Interview With Maria Brave Heart (cont’d)
Q: What have you been working on most recently?
A: We got a National Institute of Mental Health [NIMH] grant, and that just ended. It was a pilot randomized, controlled trial with the Historical Trauma and Unresolved Grief Intervention combined with Group Interpersonal Psychotherapy [IPT] with tribal communities. One group got both; the other group got only the IPT but no historical trauma component. We had different standardized measures we use for depression and trauma symptoms.
“Around ’76 or ’77, I was both working and taking psychoanalytic courses. One day I was looking at some historical photographs, and I just got overwhelmed with grief. It felt like it was something really old and much broader than my own family or even my own community. So I paid attention to that. I was just sobbing, and that’s when I had this light bulb go off in my head about how we carry this trauma, which is generational and it’s collective.”
We also used an original instrument called the Indigenous People Survey/Interview.
I actually had a diversity faculty fellowship at Columbia, which allowed me to work on developing that measure. We wanted to create a comprehensive instrument that could be used in clinical settings. We want to do more with it, maybe do some psychometric testing. That’s a next step.
In the NIMH study we looked at things like grief, amount of trauma exposure, and traumatic events and symptoms. There are very promising findings, but I cannot yet share the results. We respect our tribal communities and maintain confidentiality. Whatever we release, present, or publish must have tribal research review board approval first. It is very important to protect the tribes and individual tribal members’ well-being.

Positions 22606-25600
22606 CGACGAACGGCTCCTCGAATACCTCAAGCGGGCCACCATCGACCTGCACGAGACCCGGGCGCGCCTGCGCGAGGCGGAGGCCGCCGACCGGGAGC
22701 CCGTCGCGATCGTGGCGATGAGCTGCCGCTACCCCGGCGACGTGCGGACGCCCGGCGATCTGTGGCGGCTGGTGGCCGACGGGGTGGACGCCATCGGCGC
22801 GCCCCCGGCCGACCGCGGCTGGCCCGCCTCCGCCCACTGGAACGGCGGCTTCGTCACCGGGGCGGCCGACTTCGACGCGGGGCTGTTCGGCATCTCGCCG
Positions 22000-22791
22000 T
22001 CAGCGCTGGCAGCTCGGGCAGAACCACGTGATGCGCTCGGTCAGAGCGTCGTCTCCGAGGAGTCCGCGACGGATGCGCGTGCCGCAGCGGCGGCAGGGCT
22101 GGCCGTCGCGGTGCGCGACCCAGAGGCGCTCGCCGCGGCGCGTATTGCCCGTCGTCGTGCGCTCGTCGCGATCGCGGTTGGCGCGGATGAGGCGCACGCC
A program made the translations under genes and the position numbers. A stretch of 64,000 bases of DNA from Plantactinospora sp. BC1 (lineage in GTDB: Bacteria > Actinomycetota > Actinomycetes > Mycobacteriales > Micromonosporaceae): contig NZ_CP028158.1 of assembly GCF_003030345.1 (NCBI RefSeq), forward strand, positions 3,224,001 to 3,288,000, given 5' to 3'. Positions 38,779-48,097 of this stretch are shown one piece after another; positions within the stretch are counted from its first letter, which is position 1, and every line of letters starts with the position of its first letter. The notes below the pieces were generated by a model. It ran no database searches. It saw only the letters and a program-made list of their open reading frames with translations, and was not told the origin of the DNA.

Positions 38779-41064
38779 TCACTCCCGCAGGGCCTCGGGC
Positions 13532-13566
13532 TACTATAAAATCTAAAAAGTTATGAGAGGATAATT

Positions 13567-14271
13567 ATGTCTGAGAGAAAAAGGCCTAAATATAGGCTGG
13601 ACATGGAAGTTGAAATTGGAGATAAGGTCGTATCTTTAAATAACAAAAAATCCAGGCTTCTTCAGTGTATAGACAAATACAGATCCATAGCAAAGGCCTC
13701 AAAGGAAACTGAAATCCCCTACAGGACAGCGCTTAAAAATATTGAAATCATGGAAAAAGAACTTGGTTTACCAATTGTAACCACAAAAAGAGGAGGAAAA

Q: When you’re doing trainings, do you find people have heard of historical trauma before? Are you finding that more and more people are familiar with the concept?
Yes. It’s really gotten out there, but there’ve been distortions. People don’t always have the full definition, they don’t have the whole story. We actually did some radio broadcasts in South Dakota about historical trauma and other people are doing that too. It’s become really popular, and most of that’s positive. But where it’s challenging is if people only have a little bit of the story or information and then jump on the bandwagon and go out and present on it without going through the training.
We first did a training of the trainers back in September 1992 for all our people who were going to be facilitators. There were mostly Native folks there and a couple of non-Native providers who worked with the Indian Health Service. We had a retreat training for the facilitators in the Black Hills. Then we held the group intervention a month later at a very sacred place in the Black Hills, where Sitting Bull had a vision where an eagle came to him and turned into a man and told him that he was to protect the Lakota Nation, which he did until he was killed in 1890, which was a very traumatic event, followed shortly thereafter by the Wounded Knee Massacre of our ancestors. That was my dissertation—focusing on our collective traumatic past and our healing work.
We’ve done historical trauma interventions different places in the country with different tribes. The way we work is we try to plan with the tribes first what they want, what their needs are. We encourage them to get a planning committee together of people who can carry this on and try to select people who are not controversial, because this is also very spiritually grounded for us and you’re supposed to stay out of conflict and controversy. That’s one of the tenets for things for us that are spiritual or sacred. It’s much like being the therapist, you have to be very neutral, you have to really be very thoughtful about what you do in your personal life as well as your public life.
Q: You have become a bit of a public figure yourself. What’s that been like for you?
A: It’s kind of overwhelming and astonishing. I like going out and presenting, and I really enjoy when I’m with people. They’re usually so gracious. For instance, I just got back from Marquette University. Native folks put that together, and all the Native communities around there were so awesome and so gracious and excited. I got fed well. It was very nice.
“The concept of historical trauma has really gotten out there, but there’ve been distortions. People don’t always have the full definition, they don’t have the whole story. Where it’s challenging is if people only have a little bit of the story and then go out and present on it without going through the training.”